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Creatine guide. Part 1: Background Questions

Source: www.creatinemonohydrate.net
1. What is creatine?

Creatine is, and always has been, a natural component of skeletal muscle. The only reason that creatine may seem like something new is a recent boom in scientific research in the area since the early 1990s. In a sense, creatine was rediscovered when world-class athletes became wise to the option of utilizing it to enhance their physical performance.

In truth, however, creatine was identified as an indispensable part of skeletal muscle some time ago. Nearly two centuries ago (1835) a French scientist and philosopher named Michel-Eugene Chevreul isolated a component from skeletal muscle that he gave the name Creatine after the Greek word for flesh, or Kreas. A few years later (1847) a German scientist named Justus von Liebig proposed that creatine is necessary to support muscular activity when he observed that wild (active) foxes contain more intramuscular creatine than foxes kept in captivity. Liebig later went as far as lending his name to a commercial extract of meat that he asserted would help the body perform extra "work". Indeed, Liebig's "Fleisch Extrakt" could reasonably be considered the original creatine supplement - complete with marketing strategy.

In fact, meat and fish are the richest natural sources of creatine. Carnivores therefore, receive their creatine directly via dietary channels. Conversely, herbivores (and strict vegetarians), since they abstain from consuming these sources of creatine, are solely reliant on their body's natural ability to synthesis creatine from basic components. Omnivores, on the other hand, have at their disposal both avenues from which to fulfill their daily creatine requirement.

When dietary creatine intake is restricted (or entirely absent) the body can produce creatine from amino acids made available during the digestion of foods. Therefore, in one way or another, creatine is acquired from our diets. The production of new creatine (synthesis) principally takes place in the liver and kidneys, although the pancreas also contributes some to the body's new synthesis of creatine. Creatine is produced in a chemical reaction involving three amino acids, arginine, glycine and methionine. Of these three, the requirement for dietary methionine is most critical, since the body does not readily produce it from starting materials.

Although creatine is present in most cell types to varying degrees, the greater part of the body's entire creatine reserve (95%) is found within skeletal muscle. The remainder (~5%) is principally found within the heart, brain and testes. These are all tissues with extremely high energy expenditures. Following ingestion (or synthesis) creatine is transported to our muscles where it serves to increase muscle energy levels. Creatine achieves this by increasing the availability of ATP, the cell's energy molecule.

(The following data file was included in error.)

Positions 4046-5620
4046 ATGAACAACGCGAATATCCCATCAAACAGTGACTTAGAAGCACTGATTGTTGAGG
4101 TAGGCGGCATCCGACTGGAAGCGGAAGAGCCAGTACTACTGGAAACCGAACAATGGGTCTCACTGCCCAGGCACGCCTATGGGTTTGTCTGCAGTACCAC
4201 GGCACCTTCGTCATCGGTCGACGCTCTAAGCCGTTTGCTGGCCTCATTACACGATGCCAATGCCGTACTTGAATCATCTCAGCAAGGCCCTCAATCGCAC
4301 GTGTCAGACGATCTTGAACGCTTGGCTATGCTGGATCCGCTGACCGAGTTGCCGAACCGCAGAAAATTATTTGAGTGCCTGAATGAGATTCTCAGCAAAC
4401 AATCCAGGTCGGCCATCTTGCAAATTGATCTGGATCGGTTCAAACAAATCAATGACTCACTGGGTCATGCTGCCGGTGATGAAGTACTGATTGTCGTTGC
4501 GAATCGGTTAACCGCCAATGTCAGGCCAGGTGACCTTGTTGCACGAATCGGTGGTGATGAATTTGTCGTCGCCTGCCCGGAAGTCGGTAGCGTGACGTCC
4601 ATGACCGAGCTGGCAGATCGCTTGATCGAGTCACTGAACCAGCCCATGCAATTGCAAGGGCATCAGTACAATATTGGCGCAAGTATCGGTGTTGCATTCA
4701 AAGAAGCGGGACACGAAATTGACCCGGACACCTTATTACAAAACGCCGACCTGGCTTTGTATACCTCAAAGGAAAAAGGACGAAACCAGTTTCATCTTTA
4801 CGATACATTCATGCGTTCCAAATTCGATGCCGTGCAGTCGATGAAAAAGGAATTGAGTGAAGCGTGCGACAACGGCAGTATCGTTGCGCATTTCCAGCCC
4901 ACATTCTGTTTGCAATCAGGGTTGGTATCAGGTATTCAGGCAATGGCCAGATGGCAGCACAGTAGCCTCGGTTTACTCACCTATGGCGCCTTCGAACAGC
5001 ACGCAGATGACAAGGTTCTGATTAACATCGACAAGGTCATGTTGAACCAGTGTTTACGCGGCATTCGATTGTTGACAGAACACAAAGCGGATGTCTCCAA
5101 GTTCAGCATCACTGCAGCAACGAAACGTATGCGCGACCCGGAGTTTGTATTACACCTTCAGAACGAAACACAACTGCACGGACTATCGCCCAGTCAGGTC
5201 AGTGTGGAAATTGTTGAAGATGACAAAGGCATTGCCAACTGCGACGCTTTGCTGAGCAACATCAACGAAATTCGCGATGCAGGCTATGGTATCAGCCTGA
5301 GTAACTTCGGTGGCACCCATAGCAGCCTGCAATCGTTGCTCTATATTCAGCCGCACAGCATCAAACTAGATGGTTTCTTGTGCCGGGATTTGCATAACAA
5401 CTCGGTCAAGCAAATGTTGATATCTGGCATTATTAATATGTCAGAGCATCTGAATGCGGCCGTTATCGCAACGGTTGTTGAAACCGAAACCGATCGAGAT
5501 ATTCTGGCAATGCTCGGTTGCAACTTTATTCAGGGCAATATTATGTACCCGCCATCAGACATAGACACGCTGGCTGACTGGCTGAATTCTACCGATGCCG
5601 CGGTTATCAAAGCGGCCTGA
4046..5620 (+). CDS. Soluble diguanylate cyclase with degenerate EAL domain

To become physiologically active creatine must first be enzymatically transformed into another molecule known as phosphocreatine (PCr). PCr is nothing more than a molecule of creatine that has been modified with the covalent attachment of a phosphate group. On average the body goes through about 2 grams of creatine (creatine and PCr) each day through a process of spontaneous degradation. This entails the spontaneous conversion of creatine and PCr into an energetically inert molecule known as creatinine. We typically notice an improvement in exercise performance when our muscle creatine levels increase by at least 20% as a result of creatine supplementation.

Recently it has become popular to supplement one's diet with synthetically produced creatine in hopes of enhancing athletic performance. Synthetic creatine is sold as citrate, phosphate or monohydrate salts. Creatine monohydrate is the most commonly used form in athletics and is nothing more than a molecule of creatine accompanied by a molecule of water. A gram of creatine monohydrate also contains more creatine than a gram of either creatine citrate or a gram of creatine phosphate. You therefore consume less creatine monohydrate powder to get the same amount of active creatine.

2. How does creatine work?

Simply speaking, creatine (phosphocreatine) increases muscle energy availability. The cells of our body store their energy in the form of a molecule known as Adenosine TriPhohsphate, or ATP. The amount of work our muscles can perform is a direct consequence of the amount of ATP they have stored as well as the ease with which ATP is regenerated with the help of PCr during strenuous exercise. Think of ATP as the cell's energy currency and phosphocreatine as a credit card with an adjustable balance - the balance being set by creatine intake.

First and foremost creatine enhances physical performance by increasing the number of times that ATP can be recycled during physical exertion without increasing the absolute amount of ATP stored within our muscles. In the short-term this means that creatine supplementation should improve our ability to sustain near maximal force generation during repetitive bouts of intense exercise without actually increasing the amount of peak force we can produce. Later on, however, given that the appropriate metabolic circumstances had been correctly established, this improvement in exercise output should then translate into an increase in maximal force generation through the production of new muscle tissue.